}
  parabola_fit_solve (&fit);
  double κ = parabola_fit_curvature (&fit, 2., NULL)/Δ;
#if AXI
  parabola_fit_axi_curvature (&fit, y + fc.y*Δ, Δ, &κ, NULL);
#endif
  return κ;
}

General curvature computation

We first need to define “interfacial cells” i.e. cells which contain an interface. A simple test would just be that the volume fraction is neither zero nor one. As usual things are more complicated because of round-off errors. They can cause the interface to be exactly aligned with cell boundaries, so that cells on either side of this interface have fractions exactly equal to zero or one. The function below takes this into account.

static inline bool interfacial (Point point, scalar c)
{
  if (c[] >= 1.) {
    for (int i = -1; i <= 1; i += 2)
      foreach_dimension()
	if (c[i] <= 0.)
	  return true;
  }
  else if (c[] <= 0.) {
    for (int i = -1; i <= 1; i += 2)
      foreach_dimension()
	if (c[i] >= 1.)
	  return true;
  }
  else // c[] > 0. && c[] < 1.
    return true;
  return false;
}

The function below computes the mean curvature kappa of the interface defined by the volume fraction c. It uses a combination of the methods above: statistics on the number of curvatures computed which each method is returned in a cstats data structure.

typedef struct {
  int h; // number of standard HF curvatures
  int f; // number of parabolic fit HF curvatures
  int a; // number of averaged curvatures
  int c; // number of centroids fit curvatures
} cstats;

trace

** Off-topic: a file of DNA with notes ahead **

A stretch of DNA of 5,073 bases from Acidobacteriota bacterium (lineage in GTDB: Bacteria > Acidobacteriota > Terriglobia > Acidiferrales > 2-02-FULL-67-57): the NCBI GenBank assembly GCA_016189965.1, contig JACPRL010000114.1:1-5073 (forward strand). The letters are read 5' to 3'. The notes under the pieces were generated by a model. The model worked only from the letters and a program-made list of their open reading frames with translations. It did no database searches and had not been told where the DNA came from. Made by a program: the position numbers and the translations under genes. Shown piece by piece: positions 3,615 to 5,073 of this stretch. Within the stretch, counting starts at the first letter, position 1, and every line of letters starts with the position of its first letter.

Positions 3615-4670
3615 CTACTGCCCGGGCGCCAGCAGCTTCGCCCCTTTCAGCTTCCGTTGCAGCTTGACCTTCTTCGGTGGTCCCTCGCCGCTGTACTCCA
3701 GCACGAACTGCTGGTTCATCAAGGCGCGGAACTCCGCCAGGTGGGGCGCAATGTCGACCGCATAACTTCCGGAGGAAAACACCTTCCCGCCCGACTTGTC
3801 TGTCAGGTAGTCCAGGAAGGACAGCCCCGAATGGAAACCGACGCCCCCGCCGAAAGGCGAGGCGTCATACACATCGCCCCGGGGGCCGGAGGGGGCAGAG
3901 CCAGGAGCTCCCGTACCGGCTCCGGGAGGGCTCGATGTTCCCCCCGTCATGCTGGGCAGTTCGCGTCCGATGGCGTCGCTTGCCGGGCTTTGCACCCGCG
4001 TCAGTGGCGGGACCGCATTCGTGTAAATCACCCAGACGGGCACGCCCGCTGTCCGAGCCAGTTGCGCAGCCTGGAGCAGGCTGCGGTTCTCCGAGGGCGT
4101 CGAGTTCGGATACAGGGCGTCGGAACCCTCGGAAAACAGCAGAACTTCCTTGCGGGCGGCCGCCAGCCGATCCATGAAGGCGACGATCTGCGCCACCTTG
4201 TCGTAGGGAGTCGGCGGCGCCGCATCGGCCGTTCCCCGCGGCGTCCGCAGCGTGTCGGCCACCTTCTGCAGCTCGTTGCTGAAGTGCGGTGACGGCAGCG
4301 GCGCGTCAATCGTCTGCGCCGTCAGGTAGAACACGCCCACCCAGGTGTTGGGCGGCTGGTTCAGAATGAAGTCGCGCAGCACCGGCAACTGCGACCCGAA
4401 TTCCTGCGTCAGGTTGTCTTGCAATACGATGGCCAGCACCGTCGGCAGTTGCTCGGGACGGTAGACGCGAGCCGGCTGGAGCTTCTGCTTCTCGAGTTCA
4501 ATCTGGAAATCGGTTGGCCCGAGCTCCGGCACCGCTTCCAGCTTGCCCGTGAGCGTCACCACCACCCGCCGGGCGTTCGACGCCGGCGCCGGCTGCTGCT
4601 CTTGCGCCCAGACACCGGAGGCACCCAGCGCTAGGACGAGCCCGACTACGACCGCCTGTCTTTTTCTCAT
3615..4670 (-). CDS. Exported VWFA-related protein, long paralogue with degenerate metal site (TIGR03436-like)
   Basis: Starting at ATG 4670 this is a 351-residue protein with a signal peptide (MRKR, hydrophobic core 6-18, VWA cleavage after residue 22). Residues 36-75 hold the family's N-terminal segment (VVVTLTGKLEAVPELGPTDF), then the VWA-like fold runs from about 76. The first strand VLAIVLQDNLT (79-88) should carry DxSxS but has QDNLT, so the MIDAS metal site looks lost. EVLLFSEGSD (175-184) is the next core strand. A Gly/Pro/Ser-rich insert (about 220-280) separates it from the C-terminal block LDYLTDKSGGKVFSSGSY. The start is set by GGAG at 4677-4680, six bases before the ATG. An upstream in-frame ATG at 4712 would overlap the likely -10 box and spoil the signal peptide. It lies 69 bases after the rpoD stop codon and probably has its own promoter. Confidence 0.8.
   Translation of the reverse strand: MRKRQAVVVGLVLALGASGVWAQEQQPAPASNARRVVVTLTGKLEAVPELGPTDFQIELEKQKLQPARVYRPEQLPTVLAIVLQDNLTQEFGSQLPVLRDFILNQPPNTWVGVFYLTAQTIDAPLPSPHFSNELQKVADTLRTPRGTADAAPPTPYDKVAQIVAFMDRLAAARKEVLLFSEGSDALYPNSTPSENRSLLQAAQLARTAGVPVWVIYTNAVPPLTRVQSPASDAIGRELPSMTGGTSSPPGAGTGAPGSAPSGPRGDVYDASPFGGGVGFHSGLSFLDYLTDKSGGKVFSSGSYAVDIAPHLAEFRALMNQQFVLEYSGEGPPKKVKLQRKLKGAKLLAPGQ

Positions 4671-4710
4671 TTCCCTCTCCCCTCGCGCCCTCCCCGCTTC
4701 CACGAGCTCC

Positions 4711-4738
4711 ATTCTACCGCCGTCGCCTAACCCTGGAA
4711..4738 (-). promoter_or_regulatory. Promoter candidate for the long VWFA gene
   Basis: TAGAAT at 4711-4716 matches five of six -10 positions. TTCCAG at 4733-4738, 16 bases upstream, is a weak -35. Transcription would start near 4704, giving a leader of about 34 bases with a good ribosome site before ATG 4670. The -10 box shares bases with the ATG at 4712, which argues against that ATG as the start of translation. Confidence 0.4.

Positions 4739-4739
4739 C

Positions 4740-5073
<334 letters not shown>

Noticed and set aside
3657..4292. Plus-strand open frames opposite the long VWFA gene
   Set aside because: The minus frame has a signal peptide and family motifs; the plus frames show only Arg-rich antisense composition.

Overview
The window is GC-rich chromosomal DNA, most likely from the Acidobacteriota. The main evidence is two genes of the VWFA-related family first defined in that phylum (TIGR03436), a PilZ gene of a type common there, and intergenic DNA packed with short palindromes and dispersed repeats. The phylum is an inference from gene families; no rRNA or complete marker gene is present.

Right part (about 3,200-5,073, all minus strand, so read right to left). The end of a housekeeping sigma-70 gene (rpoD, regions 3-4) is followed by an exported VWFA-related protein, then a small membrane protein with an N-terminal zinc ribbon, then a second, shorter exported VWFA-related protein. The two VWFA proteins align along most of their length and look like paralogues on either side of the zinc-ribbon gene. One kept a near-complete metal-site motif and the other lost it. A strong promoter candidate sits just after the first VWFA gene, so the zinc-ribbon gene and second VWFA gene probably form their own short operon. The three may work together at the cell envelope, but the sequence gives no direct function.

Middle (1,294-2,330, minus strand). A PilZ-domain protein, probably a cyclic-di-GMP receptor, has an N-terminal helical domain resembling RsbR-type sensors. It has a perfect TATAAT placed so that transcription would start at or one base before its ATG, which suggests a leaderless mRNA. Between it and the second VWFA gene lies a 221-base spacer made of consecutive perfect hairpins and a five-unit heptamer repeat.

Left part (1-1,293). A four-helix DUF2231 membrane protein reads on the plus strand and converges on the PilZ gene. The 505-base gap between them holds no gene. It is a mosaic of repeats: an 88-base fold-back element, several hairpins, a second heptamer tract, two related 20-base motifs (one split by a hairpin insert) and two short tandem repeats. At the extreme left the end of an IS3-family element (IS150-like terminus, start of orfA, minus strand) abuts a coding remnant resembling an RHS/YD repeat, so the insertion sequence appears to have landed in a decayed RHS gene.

cstats curvature (scalar c, scalar kappa)
{
  cstats s = {0,0,0,0};
  vector h[];
  heights (c, h);

On trees we set the prolongation and restriction functions for the curvature.

#if TREE
  κ.refine = κ.prolongation = curvature_prolongation;
  κ.restriction = curvature_restriction;
#endif

We first compute a temporary curvature k: a “clone” of κ.

  scalar k[];
  scalar_clone (k, κ);

  foreach() {

If we are not in an interfacial cell, we set κ to nodata.

    if (!interfacial (point, c))
      k[] = nodata;

Otherwise we try the standard HF curvature calculation first, and the “mixed heights” HF curvature second.

    else if ((k[] = height_curvature (point, c, h)) != nodata)
      s.h++;
    else if ((k[] = height_curvature_fit (point, c, h)) != nodata)
      s.f++;
  }
  boundary ({k});

  foreach() {

We then construct the final curvature field using either the computed temporary curvature…

    if (k[] < nodata)
      κ[] = k[];
    else if (interfacial (point, c)) {

…or the average of the curvatures in the 3d neighborhood of interfacial cells.

      double sk = 0., a = 0.;
      foreach_neighbor(1)
	if (k[] < nodata)
	  sk += k[], a++;
      if (a > 0.)
	κ[] = sk/a, s.a++;
      else

Empty neighborhood: we try centroids as a last resort.

	κ[] = centroids_curvature_fit (point, c), s.c++;
    }
    else
      κ[] = nodata;
  }
  boundary ({κ});

  return s;
}

Usage

Tests